Quality of outcome

I’m pleased with the quality of the content and presentation as these closely matched the conceptualisation of my visualisations. I got comments from other students which reassured me that the communication of ideas and discernment of images worked effectively in what was quite a delicate balance to achieve:

  • “The subtle referencing is emotive, but without being maudlin”
  • “great concept and just subtle enough not to be overpowering”
  • “beautifully done, so evocative and respectful”
  • “a well judged project”

These are exactly the kind of responses I was going for.

Although this isn’t a corporate calendar as implied by the brief, I still wanted to show application of knowledge acquired during the advertising section. I wanted to include symbolism in the images that made them work at a connotative as well as a denotative level, as this is the essence of photographic advertising.

Demonstration of creativity

This is an area where I often judge myself as lacking, but I am more satisfied with this assignment than the previous three. I feel that the concept and execution show a greater degree of imagination and experimentation than my recent work.

In terms of my developing personal voice, I had a realisation recently that my own work is tending towards ‘expressive documentary’, or in John Grierson’s words, “the creative treatment of actuality”. I am attracted to subject matter that is rooted in reality, and often has a societal aspect to it. I feel that this assignment aligns with this evolving style.

I consider this a work of ‘magic realism’, to borrow a term from literature.

Context

This assignment gave me pause for reflection on what kind of photographer I want to be, and having wrestled with other ideas I alighted on this concept. The coursework and this assignment gave me further insight into the application of photography as a visual language, how one can embed intended messages in a visual format for the viewer to ‘read’.

Although as a highly personal project I tried not to directly and consciously base it on any previous work I had seen, I am aware that it exists in a context of related works, and that I have taken some indirect influence from some of them. This is summarised in a ‘context and inspirations‘ blog post.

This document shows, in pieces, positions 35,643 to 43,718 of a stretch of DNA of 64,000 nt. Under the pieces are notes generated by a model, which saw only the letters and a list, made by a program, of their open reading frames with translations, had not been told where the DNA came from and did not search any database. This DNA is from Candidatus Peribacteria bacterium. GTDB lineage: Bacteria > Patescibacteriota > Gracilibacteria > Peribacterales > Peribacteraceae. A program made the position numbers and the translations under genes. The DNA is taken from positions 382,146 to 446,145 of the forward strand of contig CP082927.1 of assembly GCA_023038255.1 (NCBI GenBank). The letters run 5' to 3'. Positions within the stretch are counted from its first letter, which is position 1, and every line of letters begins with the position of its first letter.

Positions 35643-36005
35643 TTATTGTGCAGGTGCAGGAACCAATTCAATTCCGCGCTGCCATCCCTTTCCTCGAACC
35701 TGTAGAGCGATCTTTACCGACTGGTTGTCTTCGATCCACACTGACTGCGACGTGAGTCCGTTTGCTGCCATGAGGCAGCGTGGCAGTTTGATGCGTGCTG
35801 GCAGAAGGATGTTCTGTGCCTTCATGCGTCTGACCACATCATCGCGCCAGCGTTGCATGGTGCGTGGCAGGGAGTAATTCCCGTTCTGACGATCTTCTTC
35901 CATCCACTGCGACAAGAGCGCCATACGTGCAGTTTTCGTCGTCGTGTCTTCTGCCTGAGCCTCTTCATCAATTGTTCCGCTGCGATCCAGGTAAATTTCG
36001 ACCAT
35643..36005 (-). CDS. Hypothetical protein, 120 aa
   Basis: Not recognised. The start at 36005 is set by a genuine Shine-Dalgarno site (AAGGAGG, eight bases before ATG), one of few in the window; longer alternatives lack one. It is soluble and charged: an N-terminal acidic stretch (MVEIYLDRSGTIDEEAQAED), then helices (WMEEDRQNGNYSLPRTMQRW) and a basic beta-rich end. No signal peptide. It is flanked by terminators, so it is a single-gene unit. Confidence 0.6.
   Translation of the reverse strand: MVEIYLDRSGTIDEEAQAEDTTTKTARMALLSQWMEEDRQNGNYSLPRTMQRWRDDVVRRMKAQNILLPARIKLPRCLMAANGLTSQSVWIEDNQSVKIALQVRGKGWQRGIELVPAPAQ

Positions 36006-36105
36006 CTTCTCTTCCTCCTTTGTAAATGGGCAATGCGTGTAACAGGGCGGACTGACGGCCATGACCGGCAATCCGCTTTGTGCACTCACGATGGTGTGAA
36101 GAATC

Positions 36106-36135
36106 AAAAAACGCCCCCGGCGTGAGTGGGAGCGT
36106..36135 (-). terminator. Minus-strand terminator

In terms of critical thinking, I got the most useful foundations on advertising photography and semiotics from three particular books: Packard’s The Hidden Persuaders (1980), Williamson’s Decoding Advertisements (1978) and Hall’s This Means This, This Means That (2012).

I freely admit that I didn’t produce a ‘corporate calendar for a product’ in the way the brief suggests, but I believe that I have applied the underlying concepts of this genre of photography to an intangible cause rather than a corporate brand.

To me the end result works firstly as an art project to communicate an idea, and is still close enough to resembling a traditional calendar that people might actually want to put it on their wall.

Sources

Packard, V. (1980) The Hidden Persuaders (2nd end). Middlesex: Penguin.

Hall, S. (2012) This Means This, This Means That: A User’s Guide to Semiotics (2nd edn). London: Laurence King.

Williamson, J. (1978) Decoding Advertisements: Ideology and Meaning in Advertising. New York: Marion Boyars.

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6 thoughts on “Assignment 4: Wish You Were Here [original]

  1. Jane 19 October 2016 / 16:09

    This is a very powerful assignment Rob – congratulations!
    The strong contrast between the sunny cheerful holiday images and the very poignant reminders of the tragedy that took place works at many levels. Kudos also the the care and time it must have taken to write all the names.
    The boats for me represented a life raft, something to keep us afloat, avoid sinking etc.
    Jane

    Like

    • Rob Townsend 19 October 2016 / 16:11

      Thank you – and thanks also for an extra allusion in the boats that hadn’t occurred to me…

      Like